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TOPIC: Become a real-life treasure hunter

Become a real-life treasure hunter 8 years 4 months ago #6028

  • wreckdiver
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Become a real-life treasure hunter
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Visitors to the Imaginarium can pan for gold, try out a working metal detector, use global positioning satellite technology and take the controls of a remote-operated vehicle.

FORT MYERS, FL. - Note to treasure-hunters in Southwest Florida: You’re much better off sweeping a metal detector along the beach than digging for pirate gold.

In fact, instead of riches, anyone convicted of digging on a state-owned archaeological site faces fines and jail time. Worse, you may very well destroy the true treasure that lies within the region’s ancient settlements and earthworks: clues about long-lost civilizations.

A new exhibit encompassing all of the above — the thrill, technology and ethics of treasure hunting — opened Saturday at the Imaginarium Science Center in Fort Myers.

Much more than coins in glassed-off display cases, “Treasure!” gives guests a hands-on hunting experience, says Imaginarium assistant general manager Shelby Baucom.

Visitors can pan for gold, try out a working metal detector, use global positioning satellite technology to find hidden caches of goodies and take the controls of a remote-operated vehicle — the kind used by divers exploring shipwrecks.

The exhibit is divided into various themed areas:

- Underwater Treasure, which includes real artifacts found in shipwrecks and shows how they were found.

- Buried Treasure, which features pirate booty and riches hidden underground by ancient civilizations.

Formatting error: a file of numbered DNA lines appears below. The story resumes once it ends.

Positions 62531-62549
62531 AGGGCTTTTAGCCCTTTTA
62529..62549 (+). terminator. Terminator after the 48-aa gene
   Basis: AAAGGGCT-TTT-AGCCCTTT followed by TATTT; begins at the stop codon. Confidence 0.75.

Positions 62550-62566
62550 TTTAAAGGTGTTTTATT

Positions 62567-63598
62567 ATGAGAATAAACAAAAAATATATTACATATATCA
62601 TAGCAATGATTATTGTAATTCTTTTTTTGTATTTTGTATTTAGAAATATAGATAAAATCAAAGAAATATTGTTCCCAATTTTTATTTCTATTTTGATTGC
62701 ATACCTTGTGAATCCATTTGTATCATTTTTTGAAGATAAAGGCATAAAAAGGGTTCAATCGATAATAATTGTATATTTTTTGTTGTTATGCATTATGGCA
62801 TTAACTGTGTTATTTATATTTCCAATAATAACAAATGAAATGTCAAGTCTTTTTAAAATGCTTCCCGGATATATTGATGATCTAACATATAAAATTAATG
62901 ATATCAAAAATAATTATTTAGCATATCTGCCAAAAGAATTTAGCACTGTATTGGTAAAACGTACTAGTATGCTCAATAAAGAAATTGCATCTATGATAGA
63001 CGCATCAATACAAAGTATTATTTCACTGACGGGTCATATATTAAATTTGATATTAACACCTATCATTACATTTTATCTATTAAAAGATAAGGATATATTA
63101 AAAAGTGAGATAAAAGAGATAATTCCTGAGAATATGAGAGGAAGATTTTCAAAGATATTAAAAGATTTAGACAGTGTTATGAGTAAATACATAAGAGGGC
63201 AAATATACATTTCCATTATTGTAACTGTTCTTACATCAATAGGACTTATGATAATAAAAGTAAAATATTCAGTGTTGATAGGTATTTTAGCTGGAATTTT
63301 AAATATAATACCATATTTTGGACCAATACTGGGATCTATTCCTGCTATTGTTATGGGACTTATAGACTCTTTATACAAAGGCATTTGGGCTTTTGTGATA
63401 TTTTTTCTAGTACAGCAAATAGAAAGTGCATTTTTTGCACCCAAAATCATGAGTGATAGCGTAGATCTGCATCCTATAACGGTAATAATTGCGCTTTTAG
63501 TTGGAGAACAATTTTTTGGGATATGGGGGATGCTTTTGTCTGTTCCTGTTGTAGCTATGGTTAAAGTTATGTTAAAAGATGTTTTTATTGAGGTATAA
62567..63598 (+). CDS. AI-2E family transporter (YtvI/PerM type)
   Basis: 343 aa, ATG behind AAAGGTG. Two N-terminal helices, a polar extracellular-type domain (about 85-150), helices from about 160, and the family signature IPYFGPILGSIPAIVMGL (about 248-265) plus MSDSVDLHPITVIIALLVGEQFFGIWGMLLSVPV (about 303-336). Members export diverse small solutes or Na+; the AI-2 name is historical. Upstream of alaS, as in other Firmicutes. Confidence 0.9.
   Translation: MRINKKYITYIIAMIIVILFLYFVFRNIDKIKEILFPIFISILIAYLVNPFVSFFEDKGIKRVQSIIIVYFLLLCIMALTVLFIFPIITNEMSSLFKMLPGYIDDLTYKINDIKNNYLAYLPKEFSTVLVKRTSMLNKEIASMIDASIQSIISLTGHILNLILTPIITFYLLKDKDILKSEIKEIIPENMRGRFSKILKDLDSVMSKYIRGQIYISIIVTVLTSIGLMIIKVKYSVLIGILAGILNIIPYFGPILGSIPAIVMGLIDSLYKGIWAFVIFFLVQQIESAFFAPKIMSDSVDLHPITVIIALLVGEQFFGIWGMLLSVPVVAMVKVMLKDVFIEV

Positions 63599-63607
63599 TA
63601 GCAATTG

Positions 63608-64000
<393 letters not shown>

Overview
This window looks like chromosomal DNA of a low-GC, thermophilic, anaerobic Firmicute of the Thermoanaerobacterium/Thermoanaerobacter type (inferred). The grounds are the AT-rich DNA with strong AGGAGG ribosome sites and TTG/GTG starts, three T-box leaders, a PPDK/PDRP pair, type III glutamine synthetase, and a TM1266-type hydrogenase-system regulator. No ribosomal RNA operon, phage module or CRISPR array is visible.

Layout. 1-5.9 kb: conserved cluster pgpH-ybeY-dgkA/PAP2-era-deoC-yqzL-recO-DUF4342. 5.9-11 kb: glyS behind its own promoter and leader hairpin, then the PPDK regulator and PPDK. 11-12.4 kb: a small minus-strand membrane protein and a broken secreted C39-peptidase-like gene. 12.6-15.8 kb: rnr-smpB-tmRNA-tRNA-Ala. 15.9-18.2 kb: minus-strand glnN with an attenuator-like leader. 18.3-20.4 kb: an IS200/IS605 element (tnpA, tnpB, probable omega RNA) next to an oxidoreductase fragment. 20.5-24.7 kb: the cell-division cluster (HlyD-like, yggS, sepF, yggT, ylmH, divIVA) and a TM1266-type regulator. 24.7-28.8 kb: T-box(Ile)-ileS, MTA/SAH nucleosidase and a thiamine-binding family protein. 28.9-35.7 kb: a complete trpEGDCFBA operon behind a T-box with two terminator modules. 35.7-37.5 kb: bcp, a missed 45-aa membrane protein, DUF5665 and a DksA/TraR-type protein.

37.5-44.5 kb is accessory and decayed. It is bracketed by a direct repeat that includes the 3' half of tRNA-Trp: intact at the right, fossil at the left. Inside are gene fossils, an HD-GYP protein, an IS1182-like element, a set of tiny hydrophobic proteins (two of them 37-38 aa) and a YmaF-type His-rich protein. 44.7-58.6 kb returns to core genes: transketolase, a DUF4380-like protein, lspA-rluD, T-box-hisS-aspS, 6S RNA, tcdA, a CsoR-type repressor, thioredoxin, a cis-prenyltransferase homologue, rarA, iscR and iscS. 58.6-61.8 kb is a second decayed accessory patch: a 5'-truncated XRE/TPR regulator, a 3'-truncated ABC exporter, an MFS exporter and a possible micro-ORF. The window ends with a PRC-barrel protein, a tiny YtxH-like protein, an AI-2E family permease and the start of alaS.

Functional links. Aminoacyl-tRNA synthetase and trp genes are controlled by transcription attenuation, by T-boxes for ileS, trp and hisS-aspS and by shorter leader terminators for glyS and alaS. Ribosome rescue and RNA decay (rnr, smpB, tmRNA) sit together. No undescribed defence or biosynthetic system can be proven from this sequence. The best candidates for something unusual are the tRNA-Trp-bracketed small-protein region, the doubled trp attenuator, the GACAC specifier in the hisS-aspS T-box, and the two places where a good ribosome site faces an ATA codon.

- Gold Rushes, which shows the impact of get-rich-quick crazes that have swept through cultures around the world.

- Treasure in Popular Culture, which examines how the thirst for finding has influenced books, movies and even breakfast cereal.

- Treasure in the Attic, which explores the hunt for valuable antiques in unlikely places such as yard sales, spare rooms and dusty resale shops.

To help get visitors in the spirit, one of the exhibit’s sponsors, Pieces of Eight Pirate Cruise, which sails from Salty Sam’s Marina on Fort Myers Beach, is offering monthly drawings for two tickets to see “Treasure!” as well as for a pirate cruise.

A highlight will be the Feb. 4 appearance of real-life treasure hunter Pat Clyne. Clyne worked with the late Mel Fisher on the shipwreck Nuestra Senora de Atocha, a riches-laden Spanish galleon that sank in a 1622 hurricane.

Clyne will talk about his experiences working on what he calls “the Holy Grail of shipwrecks” and sign copies of his book, “The Atocha Odyssey.”

“The thought of treasure hunting goes through every kid’s mind,” says Clyne, who’s been diving since he was 13. “You start off with the idea of finding all this fabulous gold and silver, but after you do it for a while, that wanes.”

Then, Clyne says, an explorer’s definition of treasure begins to change — at least his did.

“It’s not about gold and silver anymore,” Clyne says. “As I began to find intimate personal objects — crucifixes and other religious artifacts — the people aboard that ship became real to me. It took many hours for that ship to sink. And you think about the last time that very piece you just found was held — that it might have been held very close by someone praying for salvation, well, that’s a whole different thing.”

Clyne’s advice to anyone thinking of following his career path? Don’t just dive in.

“If you’re really enthusiastic, you should go to school first. Learn the technology, learn the archaeology before you get involved with something like this. No. 1 is education.”

Courtesy The News-Press
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“Treasure – If it’s out there, we’re going to find it!” (Tommy Vawter)
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Re: Become a real-life treasure hunter 8 years 4 months ago #6155

  • Blackbeard
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Very good advice
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